Lab uncovers new pathway for passing genetic messages between cells

Lab uncovers new pathway for passing genetic messages between cells

A Yale-led research team has described a novel pathway for the delivery of microRNA (miRNA), the tiny RNA molecules that can move between cells to regulate gene expression.

The study was published on April 29 by PLOS ONE.

Scientists previously described how miRNA transfers genetic regulatory information from cell to cell within protective nano-vesicles (sacs) known as exosomes. In this study, the Yale team—led by professor of medicine (immunology) Philip Askenase in collaboration with visiting professor Krzysztof Bryniarski from Jagiellonian University in Krakow Poland—examined how miRNA from mouse immune T are delivered independently of these vesicles.  

Although such "free" extracellular RNA, or exRNA, is the dominant form of RNA in the circulation, the function of exRNA was not known. However, the researchers discovered that exRNA can associate with exosomes from companion cells of the targeted cells (in this case, companion immune system B cells) to transfer the genetic messages via specific structures (antigens) on the final targeted cell.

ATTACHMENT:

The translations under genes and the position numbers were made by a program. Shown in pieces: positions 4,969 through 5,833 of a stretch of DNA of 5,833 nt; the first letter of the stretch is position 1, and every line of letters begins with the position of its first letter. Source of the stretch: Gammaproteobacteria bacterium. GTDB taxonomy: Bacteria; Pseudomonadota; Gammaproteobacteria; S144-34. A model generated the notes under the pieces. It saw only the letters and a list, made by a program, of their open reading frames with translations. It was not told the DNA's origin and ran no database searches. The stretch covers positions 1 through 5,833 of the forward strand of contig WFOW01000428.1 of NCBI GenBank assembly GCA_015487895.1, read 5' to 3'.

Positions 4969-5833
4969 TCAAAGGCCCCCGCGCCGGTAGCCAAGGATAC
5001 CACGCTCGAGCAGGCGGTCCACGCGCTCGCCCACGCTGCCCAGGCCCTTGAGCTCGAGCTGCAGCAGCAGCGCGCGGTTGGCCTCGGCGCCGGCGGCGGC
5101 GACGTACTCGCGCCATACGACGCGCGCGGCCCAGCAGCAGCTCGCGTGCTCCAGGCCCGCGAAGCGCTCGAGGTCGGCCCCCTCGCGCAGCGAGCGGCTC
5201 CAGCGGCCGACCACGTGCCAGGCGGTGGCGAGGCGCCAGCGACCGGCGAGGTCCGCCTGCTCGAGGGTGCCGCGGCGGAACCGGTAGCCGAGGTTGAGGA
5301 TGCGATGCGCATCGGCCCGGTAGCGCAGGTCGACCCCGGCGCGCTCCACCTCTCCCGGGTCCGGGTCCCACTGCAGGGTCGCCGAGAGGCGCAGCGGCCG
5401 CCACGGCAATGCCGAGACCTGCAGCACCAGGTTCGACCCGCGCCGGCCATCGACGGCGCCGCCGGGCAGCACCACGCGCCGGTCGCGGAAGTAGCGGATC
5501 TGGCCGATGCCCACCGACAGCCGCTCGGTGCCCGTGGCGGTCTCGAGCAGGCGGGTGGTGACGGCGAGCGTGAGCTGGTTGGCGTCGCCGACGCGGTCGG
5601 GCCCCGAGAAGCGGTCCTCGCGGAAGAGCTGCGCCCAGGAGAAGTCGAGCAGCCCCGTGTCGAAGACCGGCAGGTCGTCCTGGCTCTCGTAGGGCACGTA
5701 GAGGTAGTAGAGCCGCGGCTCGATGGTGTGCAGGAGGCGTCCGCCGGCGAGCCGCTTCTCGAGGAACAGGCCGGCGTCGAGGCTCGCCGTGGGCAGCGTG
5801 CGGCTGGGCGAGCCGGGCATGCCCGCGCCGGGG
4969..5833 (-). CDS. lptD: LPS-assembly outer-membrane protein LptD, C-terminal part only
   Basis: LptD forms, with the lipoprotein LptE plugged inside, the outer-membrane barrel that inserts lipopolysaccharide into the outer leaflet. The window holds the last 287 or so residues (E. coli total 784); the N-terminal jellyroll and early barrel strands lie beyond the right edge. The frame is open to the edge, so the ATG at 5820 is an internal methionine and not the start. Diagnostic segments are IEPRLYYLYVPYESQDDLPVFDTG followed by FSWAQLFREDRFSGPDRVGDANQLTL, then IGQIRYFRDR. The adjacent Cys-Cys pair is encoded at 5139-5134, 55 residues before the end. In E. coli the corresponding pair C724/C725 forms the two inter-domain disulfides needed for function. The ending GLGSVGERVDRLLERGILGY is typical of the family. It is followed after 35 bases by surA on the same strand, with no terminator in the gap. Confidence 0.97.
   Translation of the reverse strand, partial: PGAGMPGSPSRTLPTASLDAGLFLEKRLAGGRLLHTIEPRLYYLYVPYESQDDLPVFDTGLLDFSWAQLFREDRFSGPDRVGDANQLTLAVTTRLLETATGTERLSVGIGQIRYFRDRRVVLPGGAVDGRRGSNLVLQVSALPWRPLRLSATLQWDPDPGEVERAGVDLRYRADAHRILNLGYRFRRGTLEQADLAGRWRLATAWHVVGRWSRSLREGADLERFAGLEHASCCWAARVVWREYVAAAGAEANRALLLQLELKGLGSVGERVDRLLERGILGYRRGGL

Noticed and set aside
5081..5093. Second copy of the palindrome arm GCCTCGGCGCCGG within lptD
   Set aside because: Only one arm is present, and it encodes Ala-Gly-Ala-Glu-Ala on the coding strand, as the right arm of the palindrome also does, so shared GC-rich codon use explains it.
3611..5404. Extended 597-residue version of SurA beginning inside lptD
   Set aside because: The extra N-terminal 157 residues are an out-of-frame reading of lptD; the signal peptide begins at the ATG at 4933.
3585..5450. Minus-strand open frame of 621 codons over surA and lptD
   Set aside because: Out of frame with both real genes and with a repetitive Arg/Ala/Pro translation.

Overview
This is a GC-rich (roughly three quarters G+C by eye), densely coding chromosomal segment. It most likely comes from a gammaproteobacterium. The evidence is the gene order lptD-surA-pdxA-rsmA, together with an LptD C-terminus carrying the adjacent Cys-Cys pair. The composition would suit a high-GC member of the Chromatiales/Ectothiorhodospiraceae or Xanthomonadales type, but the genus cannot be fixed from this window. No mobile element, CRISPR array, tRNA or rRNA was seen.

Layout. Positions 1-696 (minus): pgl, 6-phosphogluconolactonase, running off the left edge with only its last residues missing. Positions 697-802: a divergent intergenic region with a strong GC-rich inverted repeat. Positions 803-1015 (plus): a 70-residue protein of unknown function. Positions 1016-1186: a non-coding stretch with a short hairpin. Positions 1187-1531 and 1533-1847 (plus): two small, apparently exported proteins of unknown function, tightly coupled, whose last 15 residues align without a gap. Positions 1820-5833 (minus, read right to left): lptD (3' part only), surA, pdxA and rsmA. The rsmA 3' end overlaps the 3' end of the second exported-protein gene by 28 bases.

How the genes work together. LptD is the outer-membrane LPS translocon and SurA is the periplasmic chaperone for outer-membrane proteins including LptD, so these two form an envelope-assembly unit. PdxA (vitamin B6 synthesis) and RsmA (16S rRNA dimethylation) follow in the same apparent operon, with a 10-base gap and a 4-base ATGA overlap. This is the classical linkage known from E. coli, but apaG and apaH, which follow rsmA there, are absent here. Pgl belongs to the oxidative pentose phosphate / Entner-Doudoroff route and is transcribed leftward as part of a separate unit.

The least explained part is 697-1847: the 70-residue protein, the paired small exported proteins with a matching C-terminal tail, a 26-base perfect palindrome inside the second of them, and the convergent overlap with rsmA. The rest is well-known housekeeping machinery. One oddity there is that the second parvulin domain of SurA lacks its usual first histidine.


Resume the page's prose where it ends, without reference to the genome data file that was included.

The findings are significant, say the researchers, because they show not only how freely circulating miRNA transfers between cells, but also how it can influence the function of targeted cells in an antigen-specific way. The research provides a model for future study of miRNA information transfer between cells, and as a basis for the potential development of unique RNA genetic therapies for human diseases, including allergy, autoimmunity, and even cancer.

Explore further

Nature's own nanoparticles harnessed to target disease

More information: "Free Extracellular miRNA Functionally Targets Cells by Transfecting Exosomes from Their Companion Cells." PLoS ONE 10(4): e0122991. DOI: 10.1371/journal.pone.0122991
Journal information: PLoS ONE

Provided by Yale University
Citation: Lab uncovers new pathway for passing genetic messages between cells (2015, May 4) retrieved 22 June 2021 from
This document is subject to copyright. Apart from any fair dealing for the purpose of private study or research, no part may be reproduced without the written permission. The content is provided for information purposes only.

Feedback to editors

User comments